From: Wim Nusselder (email@example.com)
Date: Sun Jan 23 2005 - 15:52:37 GMT
Thanks for keeping so good track of what I wrote to you before my holidays!
I wrote 23 Dec 2004 10:09:02 +0100:
'You should know from our earlier exchanges that I do not consider crime in
general and terrorism in particular a biological pattern of value. It is not
You replied 19 Jan 2005 11:48:36 -0500 (without referring to the second
'I go along with Pirsig on terrorism having its roots in biological
The quote you give from Lila chapter 24 refers to more ordinary criminality
than the terrorism we were discussing (even if he characterizes it as 'a
reversion to rule by terror, violence and gang death'). It is a matter of
interpretation whether his explanation of that kind of criminality is
applicable to the kind of Islamist terrorism we see now.
Moreover: my argument for not considering (most) crime and terrorism
biological patterns of value ('it is not genetically hardwired') is also
based on what Pirsig wrote: In his annotation (nr. 3?) to a discussion about
the distinctions between the levels in Lila's Child he writes: 'Life is
matter that has been configured by DNA. The distinction is very sharp.' and
: 'In the MOQ all organisms are objective. They exist in the material world.
All societies are subjective. They exist in the mental world. Again, the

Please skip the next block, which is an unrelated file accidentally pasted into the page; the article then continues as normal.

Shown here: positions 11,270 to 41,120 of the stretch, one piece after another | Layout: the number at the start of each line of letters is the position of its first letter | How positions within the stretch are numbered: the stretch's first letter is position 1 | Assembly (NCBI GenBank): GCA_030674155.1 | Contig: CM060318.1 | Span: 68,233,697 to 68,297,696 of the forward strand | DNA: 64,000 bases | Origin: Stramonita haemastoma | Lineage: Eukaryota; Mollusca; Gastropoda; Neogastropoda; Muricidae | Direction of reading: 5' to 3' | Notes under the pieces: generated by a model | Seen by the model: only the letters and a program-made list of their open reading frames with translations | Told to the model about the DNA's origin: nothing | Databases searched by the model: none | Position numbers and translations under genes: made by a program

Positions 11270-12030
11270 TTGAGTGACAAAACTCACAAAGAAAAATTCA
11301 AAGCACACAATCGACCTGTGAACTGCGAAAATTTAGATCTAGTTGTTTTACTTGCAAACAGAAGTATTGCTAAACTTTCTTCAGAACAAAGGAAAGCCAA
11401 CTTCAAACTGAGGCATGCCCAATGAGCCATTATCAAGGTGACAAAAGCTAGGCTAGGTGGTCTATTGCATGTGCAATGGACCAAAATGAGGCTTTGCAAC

distinction is very sharp. For example, the "President of the U.S." is a
social pattern. No objective scientific instrument can distinguish a
President of the U.S. from anyone else.'
You apparently prefer the MoQ of 'Lila', without sharp definitions and
boundaries of levels. I prefer the MoQ of Pirsig in 'Lila's Child'. I do not
always consider his definitions the best possible ones. Standing on the
shoulders of a giant, we can make small improvements...
I you want to stick to 'Lila', that is the end of our discussion. If you
agree to take into account 'Lila's Child' and do some interpretation and
discuss possible improvements, I ask would want to ask you whether you can
describe an objective scientific instrument that can distinguish between
terrorism intended to produce Islamist rule (the Islamist 'jihad') and a
foreign policy that includes large scale bombardments of countries intended
to produce freedom, let's call it 'Bush's jihad for freedom'.
I wrote 23 Dec:
'Social security systems (starting historically from the solidarity within
extented families and developing through solidarity within for instance
religious communities to national level systems and international disaster
relief) have also always been present as instruments of conversation between
(potential) criminals and (healthy) societies trying to contain them. Pirsig
doesn't mention whether his frustrated professor tried that.'
You replied 19 Jan:
'His frustrated professor said he "tried everything" which one can presume
included carrots although not specifically stated. .'
Does that -according to you- prove the point that sticks are the only means
of communication between higher and lower quality patterns of value and that
carrots are irrelevant??
I wrote 23 Dec:
'The key to reducing terrorism is indeed offering alternatives to potential
terrorists, BEFORE they feel even semi-resentment, not beating the
terrorists themselves or blocking their potential sources of the most
dangerous weapons. Occupation may seem necessary if you are too late with
offering alternatives AND if the occupied country is indeed the direct